I’m guessing this car is a one-off conversion. Hat’s off to whoever did it!
There was a great turn-out of pre-war race cars with such venerable marques as Alfa Romeo, Aston Martin, Bentley, Bugatti, Frazer Nash, Lagonda and others well represented.
In amongst these household names were some more rare and less commonly seen cars such as a lovely Alta Sports and a Delahaye 135S.
The Bugatti Type 35 and Alfa 8C Muletto parked next to each other in the National Paddock just oozed patina and originality to the extent that it would be a tragedy if they were ever fully restored to better than showroom condition.
Post War Sports Cars
Rather than categorise these – here’s selection of post-war racers that caught my eye.
The Mini based Ogle SX 1000 was quite a rare sight. Ogle Design are probably best known for creating the Reliant Scimitar GTE but other eclectic Ogle creations included the Raleigh Chopper, BSA Rocket 3, Bond Bug, Reliant Robin, Luke Skywalker’s XP-34 Landspeeder and the Anodol A1. My good friend Ahmed successfully drove a Turkish manufactured fibre-glass, Ford Cortina engined Anodol in the Peking-Paris rally a few years back.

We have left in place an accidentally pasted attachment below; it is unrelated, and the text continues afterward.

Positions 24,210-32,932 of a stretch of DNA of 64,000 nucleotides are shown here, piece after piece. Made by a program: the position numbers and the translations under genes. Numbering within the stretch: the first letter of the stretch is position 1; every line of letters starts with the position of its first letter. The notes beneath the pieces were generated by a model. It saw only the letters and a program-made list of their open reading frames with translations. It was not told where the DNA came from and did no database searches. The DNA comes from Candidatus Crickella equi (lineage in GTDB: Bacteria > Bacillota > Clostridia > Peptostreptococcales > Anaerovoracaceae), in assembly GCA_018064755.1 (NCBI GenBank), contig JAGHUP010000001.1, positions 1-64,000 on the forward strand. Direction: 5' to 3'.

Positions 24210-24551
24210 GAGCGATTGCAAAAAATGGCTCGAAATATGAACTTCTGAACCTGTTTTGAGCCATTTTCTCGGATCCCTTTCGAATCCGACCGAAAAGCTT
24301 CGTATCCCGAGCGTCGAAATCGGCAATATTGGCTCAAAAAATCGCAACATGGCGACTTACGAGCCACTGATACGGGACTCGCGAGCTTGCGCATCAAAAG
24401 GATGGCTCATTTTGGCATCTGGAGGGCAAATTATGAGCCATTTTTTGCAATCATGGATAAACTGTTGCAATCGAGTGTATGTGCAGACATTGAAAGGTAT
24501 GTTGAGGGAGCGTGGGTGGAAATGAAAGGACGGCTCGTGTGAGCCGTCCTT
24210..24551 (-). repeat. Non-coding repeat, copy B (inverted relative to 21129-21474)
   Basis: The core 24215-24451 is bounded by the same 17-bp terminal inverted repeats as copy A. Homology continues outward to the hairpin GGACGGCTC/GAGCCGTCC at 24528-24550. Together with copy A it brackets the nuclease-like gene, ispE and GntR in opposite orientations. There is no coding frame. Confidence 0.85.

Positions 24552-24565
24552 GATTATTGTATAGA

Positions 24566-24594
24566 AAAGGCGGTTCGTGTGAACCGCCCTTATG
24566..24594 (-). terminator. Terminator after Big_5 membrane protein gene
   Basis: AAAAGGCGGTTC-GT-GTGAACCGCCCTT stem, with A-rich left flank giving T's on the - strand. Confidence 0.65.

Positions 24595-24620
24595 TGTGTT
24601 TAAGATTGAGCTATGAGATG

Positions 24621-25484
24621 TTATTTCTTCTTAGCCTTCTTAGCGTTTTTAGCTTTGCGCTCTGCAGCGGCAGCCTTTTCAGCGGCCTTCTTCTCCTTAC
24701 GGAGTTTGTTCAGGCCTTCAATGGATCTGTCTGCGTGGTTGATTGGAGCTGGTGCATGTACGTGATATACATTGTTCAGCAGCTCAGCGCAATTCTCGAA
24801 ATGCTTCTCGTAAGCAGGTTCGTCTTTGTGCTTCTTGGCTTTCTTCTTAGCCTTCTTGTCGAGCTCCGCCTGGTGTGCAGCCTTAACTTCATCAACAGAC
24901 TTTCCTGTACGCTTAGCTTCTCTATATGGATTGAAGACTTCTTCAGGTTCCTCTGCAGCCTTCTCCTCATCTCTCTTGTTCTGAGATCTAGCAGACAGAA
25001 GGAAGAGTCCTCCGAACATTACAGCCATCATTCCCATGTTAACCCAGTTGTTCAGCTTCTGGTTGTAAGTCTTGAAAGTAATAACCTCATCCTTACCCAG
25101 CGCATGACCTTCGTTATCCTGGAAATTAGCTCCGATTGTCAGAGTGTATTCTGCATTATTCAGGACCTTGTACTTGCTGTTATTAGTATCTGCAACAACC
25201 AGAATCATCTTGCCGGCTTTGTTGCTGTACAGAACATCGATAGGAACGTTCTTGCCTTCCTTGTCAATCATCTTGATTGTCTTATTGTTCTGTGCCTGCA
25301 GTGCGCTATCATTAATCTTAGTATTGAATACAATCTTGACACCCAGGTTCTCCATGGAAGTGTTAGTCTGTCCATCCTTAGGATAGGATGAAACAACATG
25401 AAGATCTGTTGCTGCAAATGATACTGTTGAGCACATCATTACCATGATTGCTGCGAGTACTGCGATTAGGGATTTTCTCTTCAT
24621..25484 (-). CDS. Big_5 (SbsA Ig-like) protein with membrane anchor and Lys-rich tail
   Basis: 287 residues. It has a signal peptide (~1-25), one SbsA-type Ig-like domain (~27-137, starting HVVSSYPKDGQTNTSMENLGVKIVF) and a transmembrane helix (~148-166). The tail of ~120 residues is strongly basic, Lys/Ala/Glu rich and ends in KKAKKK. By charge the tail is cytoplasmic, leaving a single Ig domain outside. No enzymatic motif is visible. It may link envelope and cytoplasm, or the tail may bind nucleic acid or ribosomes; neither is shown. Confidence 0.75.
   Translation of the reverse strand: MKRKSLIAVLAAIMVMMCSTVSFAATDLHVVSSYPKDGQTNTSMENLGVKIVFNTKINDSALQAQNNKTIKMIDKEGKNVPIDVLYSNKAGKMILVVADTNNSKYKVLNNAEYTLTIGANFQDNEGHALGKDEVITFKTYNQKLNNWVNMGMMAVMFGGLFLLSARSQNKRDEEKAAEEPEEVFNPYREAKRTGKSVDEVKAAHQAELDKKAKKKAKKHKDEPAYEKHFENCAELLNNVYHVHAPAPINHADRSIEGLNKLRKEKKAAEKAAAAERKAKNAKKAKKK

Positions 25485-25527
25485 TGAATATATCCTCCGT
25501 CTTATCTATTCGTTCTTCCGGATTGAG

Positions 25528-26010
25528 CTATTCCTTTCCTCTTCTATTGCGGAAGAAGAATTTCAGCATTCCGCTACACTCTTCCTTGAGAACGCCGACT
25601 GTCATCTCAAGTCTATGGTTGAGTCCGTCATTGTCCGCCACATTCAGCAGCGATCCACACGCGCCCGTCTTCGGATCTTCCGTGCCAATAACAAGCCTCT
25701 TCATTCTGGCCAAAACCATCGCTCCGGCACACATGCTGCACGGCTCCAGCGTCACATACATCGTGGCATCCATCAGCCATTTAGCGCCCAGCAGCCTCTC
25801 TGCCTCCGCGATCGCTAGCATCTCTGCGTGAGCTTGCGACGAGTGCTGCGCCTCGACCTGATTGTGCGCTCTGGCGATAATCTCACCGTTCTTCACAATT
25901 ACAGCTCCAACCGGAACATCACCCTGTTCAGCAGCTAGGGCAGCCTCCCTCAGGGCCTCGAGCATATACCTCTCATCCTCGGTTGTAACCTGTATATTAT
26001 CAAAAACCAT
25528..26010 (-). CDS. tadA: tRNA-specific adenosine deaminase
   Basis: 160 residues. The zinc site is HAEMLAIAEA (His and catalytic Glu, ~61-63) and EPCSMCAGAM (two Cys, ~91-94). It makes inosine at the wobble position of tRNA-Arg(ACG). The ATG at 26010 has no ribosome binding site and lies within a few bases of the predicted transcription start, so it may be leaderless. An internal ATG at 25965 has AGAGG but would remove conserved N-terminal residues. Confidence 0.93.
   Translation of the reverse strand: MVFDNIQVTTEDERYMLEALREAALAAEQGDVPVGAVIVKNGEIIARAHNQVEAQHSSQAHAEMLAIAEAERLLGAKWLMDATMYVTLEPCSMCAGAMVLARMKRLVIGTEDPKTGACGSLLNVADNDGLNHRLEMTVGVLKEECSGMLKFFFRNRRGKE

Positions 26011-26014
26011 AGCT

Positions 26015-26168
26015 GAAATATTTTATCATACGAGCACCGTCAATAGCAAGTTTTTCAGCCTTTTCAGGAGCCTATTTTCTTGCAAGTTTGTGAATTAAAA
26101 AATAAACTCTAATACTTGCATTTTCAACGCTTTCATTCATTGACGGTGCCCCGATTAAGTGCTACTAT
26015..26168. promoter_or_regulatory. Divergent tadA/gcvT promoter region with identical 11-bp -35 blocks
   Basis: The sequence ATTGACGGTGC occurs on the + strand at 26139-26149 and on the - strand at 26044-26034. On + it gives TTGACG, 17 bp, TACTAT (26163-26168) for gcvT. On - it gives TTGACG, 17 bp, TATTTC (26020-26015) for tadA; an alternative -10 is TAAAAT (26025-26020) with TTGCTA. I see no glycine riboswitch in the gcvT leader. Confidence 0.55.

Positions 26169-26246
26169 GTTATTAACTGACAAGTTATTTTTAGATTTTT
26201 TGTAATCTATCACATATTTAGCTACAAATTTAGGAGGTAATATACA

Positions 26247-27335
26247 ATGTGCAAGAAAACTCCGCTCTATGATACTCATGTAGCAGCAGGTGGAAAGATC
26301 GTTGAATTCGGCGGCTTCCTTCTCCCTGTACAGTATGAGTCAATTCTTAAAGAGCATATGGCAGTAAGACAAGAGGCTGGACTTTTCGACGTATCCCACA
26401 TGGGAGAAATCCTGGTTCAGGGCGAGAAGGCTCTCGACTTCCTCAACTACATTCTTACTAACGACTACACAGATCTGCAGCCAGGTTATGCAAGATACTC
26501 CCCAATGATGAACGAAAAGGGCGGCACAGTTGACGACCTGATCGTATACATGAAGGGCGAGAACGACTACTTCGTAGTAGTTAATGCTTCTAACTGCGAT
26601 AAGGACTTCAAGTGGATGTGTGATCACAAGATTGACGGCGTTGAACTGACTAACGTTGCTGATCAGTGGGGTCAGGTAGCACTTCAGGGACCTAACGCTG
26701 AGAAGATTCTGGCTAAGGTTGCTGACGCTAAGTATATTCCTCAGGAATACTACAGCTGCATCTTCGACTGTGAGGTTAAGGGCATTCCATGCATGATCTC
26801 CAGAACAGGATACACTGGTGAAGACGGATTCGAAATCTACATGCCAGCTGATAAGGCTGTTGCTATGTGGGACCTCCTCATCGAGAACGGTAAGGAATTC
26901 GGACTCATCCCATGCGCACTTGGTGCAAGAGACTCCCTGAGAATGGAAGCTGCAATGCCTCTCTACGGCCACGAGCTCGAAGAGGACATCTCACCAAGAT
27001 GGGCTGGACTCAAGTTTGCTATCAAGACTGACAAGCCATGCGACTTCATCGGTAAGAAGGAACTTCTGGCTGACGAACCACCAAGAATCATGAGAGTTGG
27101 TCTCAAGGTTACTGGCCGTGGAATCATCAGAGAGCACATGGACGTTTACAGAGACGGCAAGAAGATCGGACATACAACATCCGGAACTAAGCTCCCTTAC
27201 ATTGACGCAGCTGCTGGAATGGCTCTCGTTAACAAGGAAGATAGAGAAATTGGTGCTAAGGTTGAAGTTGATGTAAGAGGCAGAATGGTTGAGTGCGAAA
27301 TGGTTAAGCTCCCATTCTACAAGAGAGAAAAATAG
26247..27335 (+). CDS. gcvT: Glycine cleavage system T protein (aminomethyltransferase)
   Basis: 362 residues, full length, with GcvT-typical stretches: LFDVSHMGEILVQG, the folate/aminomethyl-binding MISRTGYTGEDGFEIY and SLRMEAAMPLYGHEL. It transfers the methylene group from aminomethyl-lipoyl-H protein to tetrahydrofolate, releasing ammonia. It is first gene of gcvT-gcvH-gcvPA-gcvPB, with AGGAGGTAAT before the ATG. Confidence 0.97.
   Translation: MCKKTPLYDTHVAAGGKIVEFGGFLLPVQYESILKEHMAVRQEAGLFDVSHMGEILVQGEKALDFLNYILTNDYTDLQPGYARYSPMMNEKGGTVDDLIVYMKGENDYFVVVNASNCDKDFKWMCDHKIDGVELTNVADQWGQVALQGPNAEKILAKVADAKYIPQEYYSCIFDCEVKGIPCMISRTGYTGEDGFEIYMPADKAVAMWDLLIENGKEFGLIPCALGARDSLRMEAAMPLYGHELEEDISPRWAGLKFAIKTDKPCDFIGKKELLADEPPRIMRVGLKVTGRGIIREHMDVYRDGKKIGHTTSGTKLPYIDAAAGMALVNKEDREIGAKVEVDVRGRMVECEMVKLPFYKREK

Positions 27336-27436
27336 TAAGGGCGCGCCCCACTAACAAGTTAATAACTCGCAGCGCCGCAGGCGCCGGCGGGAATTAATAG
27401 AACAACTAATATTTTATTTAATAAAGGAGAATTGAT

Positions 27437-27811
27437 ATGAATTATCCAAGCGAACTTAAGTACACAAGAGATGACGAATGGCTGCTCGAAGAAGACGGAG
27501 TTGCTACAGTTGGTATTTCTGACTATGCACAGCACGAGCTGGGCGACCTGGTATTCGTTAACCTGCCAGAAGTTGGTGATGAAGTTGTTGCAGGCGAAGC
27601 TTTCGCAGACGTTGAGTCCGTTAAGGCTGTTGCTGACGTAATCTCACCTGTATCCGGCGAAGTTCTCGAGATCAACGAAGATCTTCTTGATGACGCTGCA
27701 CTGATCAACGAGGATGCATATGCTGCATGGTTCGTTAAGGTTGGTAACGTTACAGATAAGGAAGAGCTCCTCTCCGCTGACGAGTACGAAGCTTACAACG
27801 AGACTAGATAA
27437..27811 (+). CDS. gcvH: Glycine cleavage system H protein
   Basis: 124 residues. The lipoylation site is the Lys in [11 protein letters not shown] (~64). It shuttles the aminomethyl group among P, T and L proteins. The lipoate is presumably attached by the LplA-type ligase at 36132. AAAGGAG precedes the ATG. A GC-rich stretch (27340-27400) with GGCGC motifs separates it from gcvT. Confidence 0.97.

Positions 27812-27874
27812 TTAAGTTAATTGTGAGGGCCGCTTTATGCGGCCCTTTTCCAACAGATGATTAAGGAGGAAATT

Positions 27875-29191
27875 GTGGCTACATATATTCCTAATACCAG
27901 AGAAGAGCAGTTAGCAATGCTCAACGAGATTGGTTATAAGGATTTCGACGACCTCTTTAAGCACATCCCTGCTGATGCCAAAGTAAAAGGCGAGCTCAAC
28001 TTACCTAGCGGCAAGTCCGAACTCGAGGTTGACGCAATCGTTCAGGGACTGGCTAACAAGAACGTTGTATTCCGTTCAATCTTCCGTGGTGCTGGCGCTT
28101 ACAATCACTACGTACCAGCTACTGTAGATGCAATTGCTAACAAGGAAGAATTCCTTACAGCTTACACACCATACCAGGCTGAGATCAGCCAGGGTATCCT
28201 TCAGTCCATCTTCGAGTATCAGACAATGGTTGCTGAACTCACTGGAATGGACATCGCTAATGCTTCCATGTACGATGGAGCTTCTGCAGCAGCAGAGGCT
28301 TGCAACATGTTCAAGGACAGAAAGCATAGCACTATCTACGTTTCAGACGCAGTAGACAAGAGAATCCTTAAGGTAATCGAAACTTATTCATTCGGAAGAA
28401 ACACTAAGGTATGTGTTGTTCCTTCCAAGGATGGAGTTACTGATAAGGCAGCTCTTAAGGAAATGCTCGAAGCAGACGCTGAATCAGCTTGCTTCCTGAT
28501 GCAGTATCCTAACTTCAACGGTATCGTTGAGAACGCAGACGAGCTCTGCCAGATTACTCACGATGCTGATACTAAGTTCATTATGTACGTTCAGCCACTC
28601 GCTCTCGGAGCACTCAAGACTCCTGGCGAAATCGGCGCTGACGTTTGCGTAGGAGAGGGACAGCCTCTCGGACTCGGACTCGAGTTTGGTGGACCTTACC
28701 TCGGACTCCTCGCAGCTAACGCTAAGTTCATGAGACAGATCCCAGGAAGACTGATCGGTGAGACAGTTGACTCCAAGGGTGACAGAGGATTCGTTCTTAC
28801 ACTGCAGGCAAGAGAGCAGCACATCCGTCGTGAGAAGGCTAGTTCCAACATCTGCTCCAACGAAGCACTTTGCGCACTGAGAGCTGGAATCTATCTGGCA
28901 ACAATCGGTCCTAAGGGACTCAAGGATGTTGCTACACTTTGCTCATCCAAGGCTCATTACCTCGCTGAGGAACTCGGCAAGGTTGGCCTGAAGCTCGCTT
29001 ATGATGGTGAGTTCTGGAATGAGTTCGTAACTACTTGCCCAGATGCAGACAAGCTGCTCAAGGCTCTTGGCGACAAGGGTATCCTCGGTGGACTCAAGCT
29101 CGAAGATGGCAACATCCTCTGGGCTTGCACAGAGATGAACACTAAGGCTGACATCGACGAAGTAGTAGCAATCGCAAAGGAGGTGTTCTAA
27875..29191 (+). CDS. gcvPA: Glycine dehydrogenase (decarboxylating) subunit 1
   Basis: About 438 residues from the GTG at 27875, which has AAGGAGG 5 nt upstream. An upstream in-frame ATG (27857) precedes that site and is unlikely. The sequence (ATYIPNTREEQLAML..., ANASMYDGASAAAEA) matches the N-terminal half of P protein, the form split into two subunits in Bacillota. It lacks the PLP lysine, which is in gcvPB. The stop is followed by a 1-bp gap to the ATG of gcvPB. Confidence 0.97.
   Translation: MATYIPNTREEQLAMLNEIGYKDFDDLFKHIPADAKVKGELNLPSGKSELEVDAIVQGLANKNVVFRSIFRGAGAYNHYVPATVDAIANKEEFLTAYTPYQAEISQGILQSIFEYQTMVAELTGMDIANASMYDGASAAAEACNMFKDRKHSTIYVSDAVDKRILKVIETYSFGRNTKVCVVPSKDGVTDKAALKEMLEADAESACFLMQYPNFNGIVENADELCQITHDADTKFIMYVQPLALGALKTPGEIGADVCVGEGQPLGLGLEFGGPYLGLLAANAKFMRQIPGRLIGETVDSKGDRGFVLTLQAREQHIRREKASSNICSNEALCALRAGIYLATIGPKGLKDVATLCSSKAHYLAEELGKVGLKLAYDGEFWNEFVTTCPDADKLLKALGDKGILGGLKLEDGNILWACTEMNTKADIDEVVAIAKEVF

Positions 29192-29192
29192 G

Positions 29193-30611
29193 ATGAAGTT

It was nice to see a Jowett Jupiter on track until it literally lost its spark on Sunday. Doctor Eberan von Eberhorst (protégé of Ferdinand Porsche at Auto Union and designer of the Auto Union D-Type) worked for Jowett just after WWII. He also did stints at ERA and Aston Martin (where he contributed to the design of the new DB3 race car). Best not to mention the brief period he spent prior to that testing V1 and V2 rockets.
I have to thank Steve and Claire Winter at Jaz Porsche for brightening up my wet Sunday afternoon by allowing me to help out in the the pits during the race involving the early 911’s they’d prepared. I think it’s fair to say that I’m not quite ready to be a F1 Lollipop Release Man but I’ll keep practising!